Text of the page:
The plaintiff bank sought to foreclose a mortgage on certain real property owned by the defendant A that had been used to secure a loan to a corporation controlled by A's former husband, the defendant R. R had quitclaimed his interest in the property to A when A and R divorced. A filed special defenses to the bank's action alleging, inter alia, that she had not knowingly executed the mortgage deed and that it was the result of fraud, deceit or misrepresentation. The trial court rendered judgment in favor of A and in favor of the bank against R, and ordered the foreclosure of R's one-half interest in the property, from which the bank appealed and A cross appealed to this court. Held: 1. Under the circumstances here, in which R had presented the mortgage documents for A to sign in such a way as to discourage her from looking at the contents and had assured her that they had nothing to do with the subject property, the trial court did not abuse its discretion in permitting A to invoke fraud as a defense. 2. There being nothing in the record to establish that the bank directed and controlled R's actions in obtaining A's signature on the loan documents, the trial court improperly imputed R's fraud to the bank. 3. Because A prevailed in the trial court, she was not aggrieved by that court's decision, and her cross appeal was dismissed.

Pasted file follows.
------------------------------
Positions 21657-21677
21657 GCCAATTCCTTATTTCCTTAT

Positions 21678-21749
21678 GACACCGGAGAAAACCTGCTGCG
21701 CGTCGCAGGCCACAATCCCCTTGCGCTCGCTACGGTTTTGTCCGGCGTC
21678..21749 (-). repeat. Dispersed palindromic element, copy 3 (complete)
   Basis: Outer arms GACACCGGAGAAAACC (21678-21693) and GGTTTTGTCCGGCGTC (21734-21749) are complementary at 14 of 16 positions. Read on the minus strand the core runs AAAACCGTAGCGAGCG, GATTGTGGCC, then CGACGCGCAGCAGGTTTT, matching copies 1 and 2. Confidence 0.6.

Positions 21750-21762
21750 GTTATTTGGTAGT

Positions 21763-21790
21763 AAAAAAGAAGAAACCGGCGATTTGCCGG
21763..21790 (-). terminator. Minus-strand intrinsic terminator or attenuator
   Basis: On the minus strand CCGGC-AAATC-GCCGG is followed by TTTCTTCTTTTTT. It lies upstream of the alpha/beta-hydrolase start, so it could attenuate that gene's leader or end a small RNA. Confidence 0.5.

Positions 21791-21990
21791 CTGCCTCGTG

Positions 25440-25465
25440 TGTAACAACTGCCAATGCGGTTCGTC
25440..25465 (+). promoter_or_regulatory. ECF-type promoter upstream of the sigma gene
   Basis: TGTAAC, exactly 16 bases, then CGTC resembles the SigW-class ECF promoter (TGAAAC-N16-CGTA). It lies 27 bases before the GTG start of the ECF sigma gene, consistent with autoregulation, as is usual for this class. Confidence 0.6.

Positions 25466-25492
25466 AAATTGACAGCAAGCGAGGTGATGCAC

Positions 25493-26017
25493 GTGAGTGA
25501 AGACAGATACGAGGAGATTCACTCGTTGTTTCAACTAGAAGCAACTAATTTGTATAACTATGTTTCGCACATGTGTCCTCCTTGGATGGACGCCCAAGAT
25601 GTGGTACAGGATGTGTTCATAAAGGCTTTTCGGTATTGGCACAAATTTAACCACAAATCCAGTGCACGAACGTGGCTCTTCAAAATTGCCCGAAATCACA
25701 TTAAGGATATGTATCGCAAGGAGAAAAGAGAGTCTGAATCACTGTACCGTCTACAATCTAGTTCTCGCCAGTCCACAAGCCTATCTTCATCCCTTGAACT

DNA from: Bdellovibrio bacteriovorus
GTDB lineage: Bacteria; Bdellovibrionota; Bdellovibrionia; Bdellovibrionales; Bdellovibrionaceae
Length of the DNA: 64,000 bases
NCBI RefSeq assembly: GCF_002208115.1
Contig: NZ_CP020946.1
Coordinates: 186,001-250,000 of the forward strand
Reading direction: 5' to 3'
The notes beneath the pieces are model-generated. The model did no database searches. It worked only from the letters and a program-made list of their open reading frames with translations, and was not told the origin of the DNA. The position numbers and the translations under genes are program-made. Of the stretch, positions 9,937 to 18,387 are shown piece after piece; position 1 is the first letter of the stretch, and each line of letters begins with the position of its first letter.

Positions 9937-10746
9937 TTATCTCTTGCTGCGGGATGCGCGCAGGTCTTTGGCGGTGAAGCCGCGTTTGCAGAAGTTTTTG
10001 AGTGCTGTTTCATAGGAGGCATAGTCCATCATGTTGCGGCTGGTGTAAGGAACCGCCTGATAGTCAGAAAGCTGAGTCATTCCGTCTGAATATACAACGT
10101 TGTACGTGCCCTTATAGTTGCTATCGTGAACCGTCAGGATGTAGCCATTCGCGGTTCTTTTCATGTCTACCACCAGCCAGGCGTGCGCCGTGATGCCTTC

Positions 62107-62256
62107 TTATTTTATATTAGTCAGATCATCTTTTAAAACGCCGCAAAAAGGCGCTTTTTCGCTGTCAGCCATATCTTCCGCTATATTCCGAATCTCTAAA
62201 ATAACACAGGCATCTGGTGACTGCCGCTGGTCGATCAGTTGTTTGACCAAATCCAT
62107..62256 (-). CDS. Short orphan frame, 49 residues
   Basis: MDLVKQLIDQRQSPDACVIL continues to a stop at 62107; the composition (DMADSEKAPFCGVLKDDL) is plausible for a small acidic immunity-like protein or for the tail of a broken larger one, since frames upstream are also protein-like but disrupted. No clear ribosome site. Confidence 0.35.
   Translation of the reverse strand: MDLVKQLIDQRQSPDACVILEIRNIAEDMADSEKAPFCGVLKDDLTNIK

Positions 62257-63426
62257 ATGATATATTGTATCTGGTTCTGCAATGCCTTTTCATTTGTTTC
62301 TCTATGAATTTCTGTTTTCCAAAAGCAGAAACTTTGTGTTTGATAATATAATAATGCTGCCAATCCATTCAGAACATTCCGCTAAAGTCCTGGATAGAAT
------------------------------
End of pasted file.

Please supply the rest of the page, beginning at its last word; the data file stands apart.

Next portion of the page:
Argued October 2, 1992
Decision released December 15, 1992
Action to foreclose a mortgage on certain real property, and for other relief, brought to the Superior Court in the judicial district of Danbury and tried to the court, Riefberg, J.; judgment of foreclosure by sale against the named defendant's interest only, from which the plaintiff appealed and the defendant Ann Ross cross appealed to this court. Reversed on the appeal, new trial; cross appeal dismissed.
Michael S. McKenna, for the appellant-appellee (plaintiff).
Richard L. Newman, for the appellee-appellant (defendant Ann Ross).
The plaintiff appeals from the trial court's judgment rendered in favor of the defendant Ann D. Ross, who has filed a cross appeal. The plaintiff claims that the trial court improperly (1) permitted the defendant to invoke fraud as a defense, (2) found an agency relationship between the defendant's husband and the plaintiff, and (3) imputed the fraud of the defendant's husband to the plaintiff. In her cross appeal, the defendant claims that the trial court improperly failed (1) to join the Small Business Administration as a necessary party, (2) to permit her to amend her special defenses, and (3) to award the proper damages and interest against the named defendant.